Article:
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NATION'S PRIDE 

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BY K.P. NAYAR   |   Published 12.07.00, 12:00 AM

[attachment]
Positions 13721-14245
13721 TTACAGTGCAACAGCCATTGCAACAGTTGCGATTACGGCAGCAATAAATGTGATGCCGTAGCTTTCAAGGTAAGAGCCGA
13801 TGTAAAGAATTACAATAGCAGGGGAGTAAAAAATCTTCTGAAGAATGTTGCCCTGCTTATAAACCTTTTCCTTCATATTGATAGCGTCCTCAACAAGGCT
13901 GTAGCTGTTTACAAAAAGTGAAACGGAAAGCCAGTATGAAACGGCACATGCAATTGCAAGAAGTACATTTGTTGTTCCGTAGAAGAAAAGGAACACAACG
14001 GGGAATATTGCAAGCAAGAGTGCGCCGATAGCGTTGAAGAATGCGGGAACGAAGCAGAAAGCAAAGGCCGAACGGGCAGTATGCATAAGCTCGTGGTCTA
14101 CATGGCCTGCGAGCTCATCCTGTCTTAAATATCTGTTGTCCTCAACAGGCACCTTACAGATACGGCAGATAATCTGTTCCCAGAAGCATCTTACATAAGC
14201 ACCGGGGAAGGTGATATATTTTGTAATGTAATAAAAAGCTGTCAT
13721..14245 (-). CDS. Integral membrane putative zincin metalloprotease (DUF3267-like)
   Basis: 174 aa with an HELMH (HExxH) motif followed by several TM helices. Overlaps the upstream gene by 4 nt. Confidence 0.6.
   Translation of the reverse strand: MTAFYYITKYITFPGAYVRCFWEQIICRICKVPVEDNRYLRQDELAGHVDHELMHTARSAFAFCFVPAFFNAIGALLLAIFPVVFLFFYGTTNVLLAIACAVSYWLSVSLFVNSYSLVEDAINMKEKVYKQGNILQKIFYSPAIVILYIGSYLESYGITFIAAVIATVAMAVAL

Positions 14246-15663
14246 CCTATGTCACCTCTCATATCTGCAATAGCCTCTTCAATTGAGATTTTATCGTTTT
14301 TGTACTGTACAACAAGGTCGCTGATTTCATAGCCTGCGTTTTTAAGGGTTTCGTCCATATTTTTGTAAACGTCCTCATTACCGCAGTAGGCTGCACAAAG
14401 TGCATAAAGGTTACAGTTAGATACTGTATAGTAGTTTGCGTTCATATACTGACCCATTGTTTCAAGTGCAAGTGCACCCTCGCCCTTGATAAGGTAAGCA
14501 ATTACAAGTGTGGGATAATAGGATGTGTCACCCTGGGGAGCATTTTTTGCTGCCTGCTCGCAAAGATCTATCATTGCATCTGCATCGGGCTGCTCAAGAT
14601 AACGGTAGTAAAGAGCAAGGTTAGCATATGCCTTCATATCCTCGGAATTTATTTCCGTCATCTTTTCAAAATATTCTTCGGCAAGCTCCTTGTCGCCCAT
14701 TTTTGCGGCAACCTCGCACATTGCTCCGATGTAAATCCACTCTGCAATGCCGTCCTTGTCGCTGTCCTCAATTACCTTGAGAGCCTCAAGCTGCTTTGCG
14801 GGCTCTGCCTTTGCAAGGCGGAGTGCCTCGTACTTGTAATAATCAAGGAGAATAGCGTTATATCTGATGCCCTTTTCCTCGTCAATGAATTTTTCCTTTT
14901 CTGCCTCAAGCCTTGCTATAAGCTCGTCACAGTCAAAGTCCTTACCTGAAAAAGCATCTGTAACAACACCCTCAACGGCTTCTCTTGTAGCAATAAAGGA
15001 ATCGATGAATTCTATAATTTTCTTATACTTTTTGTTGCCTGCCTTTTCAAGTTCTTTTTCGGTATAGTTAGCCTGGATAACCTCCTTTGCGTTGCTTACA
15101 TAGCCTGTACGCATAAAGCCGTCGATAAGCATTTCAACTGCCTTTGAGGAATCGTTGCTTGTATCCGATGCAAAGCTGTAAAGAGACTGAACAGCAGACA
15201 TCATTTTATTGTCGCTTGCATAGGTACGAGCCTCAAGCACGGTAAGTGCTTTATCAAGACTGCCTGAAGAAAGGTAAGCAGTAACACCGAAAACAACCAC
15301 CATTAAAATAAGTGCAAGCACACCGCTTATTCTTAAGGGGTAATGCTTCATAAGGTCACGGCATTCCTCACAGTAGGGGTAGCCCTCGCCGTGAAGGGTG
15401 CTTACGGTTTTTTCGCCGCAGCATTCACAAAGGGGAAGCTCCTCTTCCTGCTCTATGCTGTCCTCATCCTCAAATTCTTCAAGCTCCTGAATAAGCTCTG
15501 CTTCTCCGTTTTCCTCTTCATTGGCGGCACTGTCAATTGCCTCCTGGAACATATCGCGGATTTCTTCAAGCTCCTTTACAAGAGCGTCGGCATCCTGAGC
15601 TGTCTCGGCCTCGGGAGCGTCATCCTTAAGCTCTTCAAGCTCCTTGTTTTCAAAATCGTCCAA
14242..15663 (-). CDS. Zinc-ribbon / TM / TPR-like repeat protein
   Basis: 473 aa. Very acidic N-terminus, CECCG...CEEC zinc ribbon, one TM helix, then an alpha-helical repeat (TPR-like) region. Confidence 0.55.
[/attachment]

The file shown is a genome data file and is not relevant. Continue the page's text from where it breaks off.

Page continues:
In the history of every nation, there are occasions when difficult times are remembered with pride for the way one leader or person in high office stood up for the country or its policies and upheld the nation's self-esteem. Indira Gandhi's years in office were replete with incidents when, faced with the most trying circumstances internationally, she refused to short-change the nation's pride or honour. The many crises which Indira Gandhi had to cope with during her long years in South Block have been surpassed only by the critical period that Atal Behari Vajpayee's government had to face following the nuclear tests in Pokhran two years ago. Two men in Vajpayee's administration stand out for the way they have helped steer the country out of the diplomatic challenges thrown up by the Pokhran tests. Without Brajesh Mishra, national security adviser and principal secretary to the prime minister, the outcome of India's post-Pokhran diplomacy might have been totally different. But his role as the prime minister's conscience-keeper - not to speak of a life-time of training as a diplomat - prevents him from speaking out in public about these achievements or even acknowledging them. Most Indians, for instance, calmly assume that Russia played a very supportive role after the nuclear tests and helped break the unity among the five permanent members of the United Nations security council in their collective opposition to Pokhran II. Such an assumption is far from the truth. One of Mishra's first visits abroad after the nuclear tests was to Moscow where he was received by Yevgeny Primakov, then foreign minister. Primakov, a KGB stalwart and a product of the Soviet system, had a reputation for being sympathetic to India. If Primakov was expected to receive Mishra with a warm bearhug, what Mishra got instead was a lecture on how wrong the Pokhran II nuclear tests were. It speaks volumes for Mishra's presence of mind and equanimity that he listened to Primakov in silence, but only for five minutes. The prime minister's principal secretary silently interrupted the Russian foreign minister by standing up and signalling that the meeting was over. As a stunned circle of officials from both sides watched, not knowing what to expect next, Mishra told Primakov that he did not go to Moscow to listen to a lecture of this kind. Had he wanted to be lectured to, he would have gone to Washington and met Madeleine Albright, Primakov's counterpart in the United States.Under the circumstances, Mishra said, there was little point in continuing the meeting. During all those years of 'Hindi-Russi' friendship, no Indian had ever spoken to a foreign minister in Moscow thus. Primakov knew he had reached a dead end and he immediately thawed. From that point onwards, the Russian attitude towards the Indian nuclear tests changed. It is anybody's guess what the Russians may have done along with the rest of the permanent five had not Mishra put his foot down in Moscow on that fateful day. A few months after this incident, Mishra went to South Africa, which was evangelical in its opposition to Pokhran II. Mishra had to go to South Africa because that country was to soon host the nonaligned summit and take over the chairmanship of the nonaligned movement for three years. A meeting of the Commonwealth heads of government was to follow. Mishra met an array of South African officials and ministers, most of whom were expectedly nasty. The situation was compounded by the ugly fact that Mishra did not know where L.C. Jain, the Gandhian appointed by I.K. Gujral as high commissioner to South Africa, stood although Jain was accompanying Mishra to all his meetings in Pretoria. Jain was against the Pokhran tests and made no bones about telling the South Africans as much. A point came when Mishra decided that enough was enough. The South Africans were planning to push NAM at its Durban summit into taking a stand against India - the very NAM which India had, for decades, considered to be part of its diplomatic fiefdom. It had to be stopped at all costs. At one meeting with the South Africans, Mishra abruptly threatened that if Pretoria persisted with its wholly negative attitude towards New Delhi, the Vajpayee government would break off diplomatic relations. How would it look, he asked, if Mahatma Gandhi's India broke off relations with apartheid-free South Africa? The South Africans were suitably stunned. If the Durban summit went off without any of the anti-India convulsions that Pretoria had planned with its friends outside NAM, it was because Mishra had the courage to stand up to South African bullying. The second person in the Vajpayee administration to have stood up to international bullying on the nuclear issue with creditable results is George Fernandes, the defence minister. Unhonoured and unsung, Fernandes contributed more than anyone else in the government towards stabilizing India's post-Pokhran relations with central Asia. Many of the countries in this volatile region were so confused by the Indian tests that while they were willing to go along with sanctions on India as long as it brought them benefits, they also did not want to lose out on the lucrative arms business which India offered. But more recently, Fernandes outdid himself on a visit to London. One of the programmes on the defence minister's itinerary in London was a meeting with Stephen Byers, chief of the United Kingdom's department of trade and industry, who did to Fernandes what Primakov did to Mishra. The minister had to listen to a lecture from Byers and Fernandes' reaction was typical. He bluntly told his young British interlocutor that he did not have to be told about British values, policies or compulsions. The minister told the British official that he had made his first visit to london when Byers was just three years old. Having said that, Fernandes turned on his heel and walked out on Byers without any formal goodbye. If Britain is now in the process of clearing 65 of 70 licences for arms sales to India, some of which have been pending since the May 1998 nuclear tests, it is at least partly because Fernandes refused to be cowed by someone whom he considered an upstart, to put it mildly. After the two year long successful run of its foreign policy, the Vajpayee government's external relations are being undermined by its desire to be all things to all people. The Mishra-Fernandes kind of responses based on self-confidence and conviction are being given the go-by in favour of a please-all policy, which involves compromises that strike at the root of what Vajpayee and his party have all along stood for. The ministry of external affairs is bending over backwards to prove that there is a quantum jump in India's friendship with the outside world and that leaders from all over the world are falling over each other in offering their hand of friendship to New Delhi. Such a policy is fraught with serious pitfalls. It is bound to unravel the moment there is a serious crisis or even a challenge nowhere as critical as the one that faced India after the Pokhran II nuclear tests. India cannot be and need not be friends with everybody at all times, an expectation which is wholly unrealistic. Take, for instance, South Block's reaction to the British decision to partially lift arms sales to Pakistan. The real challenge for New Delhi in this case is not the licences being cleared for Pakistan, but the highly successful visit made by General Pervez Musharraf's foreign secretary to London a fortnight ago. After that visit, the Tony Blair government has clearly concluded that Musharraf is a better option in Islamabad than another fundamentalist general - or mujahid - and that the only way to avoid such an alternative is to constructively engage the present junta there instead of isolating it. It is not the arms sales, but the British commitment to the foreign secretary to provide electoral assistance to Musharraf's programme of local elections in Pakistan, which actually cuts at the very root of an Indian campaign that the general needs to be isolated because he dons an olive green uniform instead of a trademark politician's apparel. Sadly, this is yet another case of South Block missing the woods for the trees. The coming week will similarly show, as Chinese foreign minister, Tang Jiaxuan, begins his talks in New Delhi, that China is another case in point where convictions have given way to expediency. Very little has changed since mid-1998 when Vajpayee wrote to President Bill Clinton citing China as the reason for India's nuclear tests. Nor is there anything to suggest that the defence minister's descriptions of China during that period have altered. If anything, the strategic threats to India from China have only worsened. In pursuing a please-all policy, South Block is only fooling the Indian people who will eventually have to bear the consequences of South Block's failure to stand up the way the Vajpayee government did in the months after the Pokhran tests.